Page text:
This much is obvious: if you want to stop your customers from churning, you will need to make them happy with your product/service. However what is less well understood is what makes a happy customer? Many SaaS companies believe this comes from engagement and usage of the product. However I believe they are on the wrong track, and I’d like to move the conversation to a higher plane. Customers bought your product to get a clear business benefit. To make them happy, I believe that you need to make sure they are getting the business benefits they hoped for.
This presents an interesting change in thinking for many startups. Because most startups are created by passionate product people, they tend to fall in love with their product and its features. Often this means that they lose touch with the simple messaging around business benefits. For example, let’s take one of my better known portfolio companies: HubSpot. HubSpot provides many interesting product features such as SEO, blogging tools, social media tools, a contact database, lead nurturing tools, email tools, etc. It’s easy to get carried away with making sure that the customer is using each of these tools. But in doing so we are losing sight of the key reason that the customer bought the product in the first place. I believe that HubSpot’s business value can be quantified in two simple sentences:
Get More Leads
Convert more of your leads into buying customers
If you were to ask any CEO if they want these benefits, I believe over 99% of them would say yes. But if you were to ask that same CEO if they were happy that their marketing person had spent five hours using a bunch of different features, they would likely ask why they were spending so much time, and they would want to know if there was a return on investment for all that time.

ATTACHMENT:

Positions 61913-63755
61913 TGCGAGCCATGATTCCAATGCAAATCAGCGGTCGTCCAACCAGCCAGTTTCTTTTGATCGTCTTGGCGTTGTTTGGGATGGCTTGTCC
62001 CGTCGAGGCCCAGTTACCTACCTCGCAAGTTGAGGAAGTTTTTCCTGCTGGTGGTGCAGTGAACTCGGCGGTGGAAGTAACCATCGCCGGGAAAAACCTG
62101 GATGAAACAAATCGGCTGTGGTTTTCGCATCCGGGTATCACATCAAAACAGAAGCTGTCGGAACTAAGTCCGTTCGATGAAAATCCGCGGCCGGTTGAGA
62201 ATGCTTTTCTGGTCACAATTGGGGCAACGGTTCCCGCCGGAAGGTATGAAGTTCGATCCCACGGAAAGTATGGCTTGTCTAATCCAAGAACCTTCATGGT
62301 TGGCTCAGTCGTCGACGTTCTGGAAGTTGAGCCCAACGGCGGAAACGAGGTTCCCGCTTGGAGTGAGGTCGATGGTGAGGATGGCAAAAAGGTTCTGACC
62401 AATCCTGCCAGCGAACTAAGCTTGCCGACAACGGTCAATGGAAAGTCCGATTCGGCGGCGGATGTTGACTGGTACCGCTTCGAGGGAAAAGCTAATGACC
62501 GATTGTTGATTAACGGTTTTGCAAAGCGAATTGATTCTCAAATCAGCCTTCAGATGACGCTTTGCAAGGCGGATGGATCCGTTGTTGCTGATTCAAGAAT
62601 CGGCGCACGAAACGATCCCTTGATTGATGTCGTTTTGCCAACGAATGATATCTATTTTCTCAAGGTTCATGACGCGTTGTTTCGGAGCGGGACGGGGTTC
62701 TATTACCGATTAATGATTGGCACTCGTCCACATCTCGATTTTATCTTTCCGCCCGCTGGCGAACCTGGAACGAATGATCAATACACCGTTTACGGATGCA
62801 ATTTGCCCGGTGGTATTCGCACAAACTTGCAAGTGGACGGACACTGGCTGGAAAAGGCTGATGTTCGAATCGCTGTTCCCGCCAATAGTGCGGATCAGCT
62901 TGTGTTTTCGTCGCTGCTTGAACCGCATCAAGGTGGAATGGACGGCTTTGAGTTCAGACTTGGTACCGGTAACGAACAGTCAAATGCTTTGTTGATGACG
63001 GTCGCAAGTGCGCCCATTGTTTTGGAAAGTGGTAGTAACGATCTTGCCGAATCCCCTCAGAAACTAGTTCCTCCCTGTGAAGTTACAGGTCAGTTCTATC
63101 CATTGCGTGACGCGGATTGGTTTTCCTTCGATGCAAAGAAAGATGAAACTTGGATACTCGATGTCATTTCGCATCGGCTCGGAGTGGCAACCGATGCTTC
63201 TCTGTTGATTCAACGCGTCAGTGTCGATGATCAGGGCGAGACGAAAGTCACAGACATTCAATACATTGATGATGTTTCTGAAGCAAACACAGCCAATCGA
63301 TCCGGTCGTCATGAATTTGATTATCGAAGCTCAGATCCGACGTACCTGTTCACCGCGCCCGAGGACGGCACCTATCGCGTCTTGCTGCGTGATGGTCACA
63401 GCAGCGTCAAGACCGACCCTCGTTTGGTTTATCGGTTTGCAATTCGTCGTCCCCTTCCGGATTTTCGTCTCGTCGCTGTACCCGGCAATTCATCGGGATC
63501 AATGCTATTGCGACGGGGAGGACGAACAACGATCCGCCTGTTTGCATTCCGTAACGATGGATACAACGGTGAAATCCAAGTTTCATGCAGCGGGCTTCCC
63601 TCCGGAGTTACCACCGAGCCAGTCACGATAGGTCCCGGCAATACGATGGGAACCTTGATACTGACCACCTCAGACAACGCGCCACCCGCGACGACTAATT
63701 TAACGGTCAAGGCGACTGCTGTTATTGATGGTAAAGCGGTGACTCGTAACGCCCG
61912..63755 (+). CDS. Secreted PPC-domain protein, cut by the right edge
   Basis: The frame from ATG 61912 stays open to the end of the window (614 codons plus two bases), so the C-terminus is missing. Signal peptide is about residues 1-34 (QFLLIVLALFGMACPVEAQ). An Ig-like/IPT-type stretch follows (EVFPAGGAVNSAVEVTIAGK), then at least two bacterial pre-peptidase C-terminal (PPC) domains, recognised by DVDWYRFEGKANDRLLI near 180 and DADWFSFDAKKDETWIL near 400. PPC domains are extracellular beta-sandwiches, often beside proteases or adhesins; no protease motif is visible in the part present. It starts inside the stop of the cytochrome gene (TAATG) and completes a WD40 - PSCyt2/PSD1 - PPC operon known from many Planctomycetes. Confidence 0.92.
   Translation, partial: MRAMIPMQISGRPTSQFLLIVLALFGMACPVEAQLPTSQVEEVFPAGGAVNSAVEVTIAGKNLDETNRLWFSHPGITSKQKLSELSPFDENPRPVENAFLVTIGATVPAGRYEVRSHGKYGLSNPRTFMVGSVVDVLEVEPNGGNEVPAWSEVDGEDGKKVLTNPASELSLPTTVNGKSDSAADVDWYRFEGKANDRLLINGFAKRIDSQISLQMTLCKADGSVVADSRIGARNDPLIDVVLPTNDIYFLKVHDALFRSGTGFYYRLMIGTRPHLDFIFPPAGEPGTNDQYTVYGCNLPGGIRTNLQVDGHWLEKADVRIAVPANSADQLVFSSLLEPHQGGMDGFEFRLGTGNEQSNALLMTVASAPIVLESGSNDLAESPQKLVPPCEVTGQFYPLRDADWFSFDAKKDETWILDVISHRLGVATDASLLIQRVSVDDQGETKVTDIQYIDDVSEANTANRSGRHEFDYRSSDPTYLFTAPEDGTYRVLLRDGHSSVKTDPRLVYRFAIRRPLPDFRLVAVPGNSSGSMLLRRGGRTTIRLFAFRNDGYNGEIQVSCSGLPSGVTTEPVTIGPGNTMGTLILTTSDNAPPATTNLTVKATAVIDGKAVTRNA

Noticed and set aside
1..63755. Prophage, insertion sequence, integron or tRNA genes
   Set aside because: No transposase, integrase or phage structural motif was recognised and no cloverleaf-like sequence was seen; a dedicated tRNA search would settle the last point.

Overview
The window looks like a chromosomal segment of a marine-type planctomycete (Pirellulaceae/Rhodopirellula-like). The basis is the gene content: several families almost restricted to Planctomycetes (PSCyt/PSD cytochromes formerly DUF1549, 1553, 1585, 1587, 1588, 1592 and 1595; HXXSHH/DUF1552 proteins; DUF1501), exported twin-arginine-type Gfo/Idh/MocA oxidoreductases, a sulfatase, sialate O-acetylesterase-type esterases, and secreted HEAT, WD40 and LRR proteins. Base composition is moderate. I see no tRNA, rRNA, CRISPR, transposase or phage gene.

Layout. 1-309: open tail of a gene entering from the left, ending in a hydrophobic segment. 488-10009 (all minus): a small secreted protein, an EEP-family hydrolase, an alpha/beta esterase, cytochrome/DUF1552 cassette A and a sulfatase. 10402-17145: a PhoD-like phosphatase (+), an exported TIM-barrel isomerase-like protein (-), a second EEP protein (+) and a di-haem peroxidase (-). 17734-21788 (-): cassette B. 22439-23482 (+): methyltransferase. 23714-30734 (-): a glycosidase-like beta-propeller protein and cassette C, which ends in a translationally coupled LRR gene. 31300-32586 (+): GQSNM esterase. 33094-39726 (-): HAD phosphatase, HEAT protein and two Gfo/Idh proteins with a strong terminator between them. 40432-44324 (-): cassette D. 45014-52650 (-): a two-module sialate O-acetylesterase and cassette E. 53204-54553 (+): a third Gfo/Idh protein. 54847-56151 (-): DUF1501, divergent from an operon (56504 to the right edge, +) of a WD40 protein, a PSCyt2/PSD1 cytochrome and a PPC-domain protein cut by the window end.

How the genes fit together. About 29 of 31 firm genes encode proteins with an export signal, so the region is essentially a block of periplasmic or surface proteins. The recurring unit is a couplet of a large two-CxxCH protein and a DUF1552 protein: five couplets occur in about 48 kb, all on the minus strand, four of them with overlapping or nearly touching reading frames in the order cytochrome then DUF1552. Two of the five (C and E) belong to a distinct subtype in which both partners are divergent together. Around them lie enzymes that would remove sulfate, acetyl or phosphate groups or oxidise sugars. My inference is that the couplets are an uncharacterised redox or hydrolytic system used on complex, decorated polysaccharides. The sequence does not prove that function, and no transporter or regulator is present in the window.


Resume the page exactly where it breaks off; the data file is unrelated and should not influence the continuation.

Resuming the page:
So a great starting point for making your customers happy is to make sure they are getting the business benefits that caused them to sign up in the first place. For some startups, this will mean taking the time to figure out a really simple way to express the key business outcomes that their product will deliver. That message should resonate with the CEO of your buyer if you had one minute to describe it to them in an elevator.
QUANTIFY THE BUSINESS OUTCOMES:
Once you have identified the key benefits, ask the question of whether these can be quantified. Then ask the question: what numeric value would constitute success. i.e would 5% more leads be a good outcome, or would it take 50% more leads to make the customer happy?
OTHER ELEMENTS OF CUSTOMER HAPPINESS:
There may also be other elements that make for customer happiness:
There is a clear return on their time and money invested in using the product
The product does not frustrate them with bugs, data loss, slow performance, irritating user interface, etc.
There are no key missing features, or integrations with other products that they use
They get good customer service when they call in to get help
MEASURE CUSTOMER HAPPINESS/HEALTH
“If you cannot measure it, you cannot improve it” – Lord Kelvin
HubSpot may have been the first company to introduce the notion of a measurement to predict churn with their CHI score (Customer Happiness Index). The CHI score measured which parts of the product each customer was using, and awarded a higher score for features that were thought to be more sticky.
They had quickly realized that SEO was not particularly sticky, as the customer would do a lot of work in the early days, but after setting their site up correctly, they would have gained most of the benefits. Many churned at that point. However if the customer had hosted their blog with HubSpot, or was using HubSpot’s Contact Database to track customer details and behaviors, those were sticky features, and would make it harder for the customer to churn.
Recency and and frequency of activity would also help provide a good indicator of customer engagement.
However HubSpot soon found that although useful, CHI was not a great predictor of churn. Just because someone was using the product, they were not necessarily happy with the product.
But they were still on the right track: we need to find a way to measure customer happiness to be able to find unhappy customers and take corrective action before it is too late.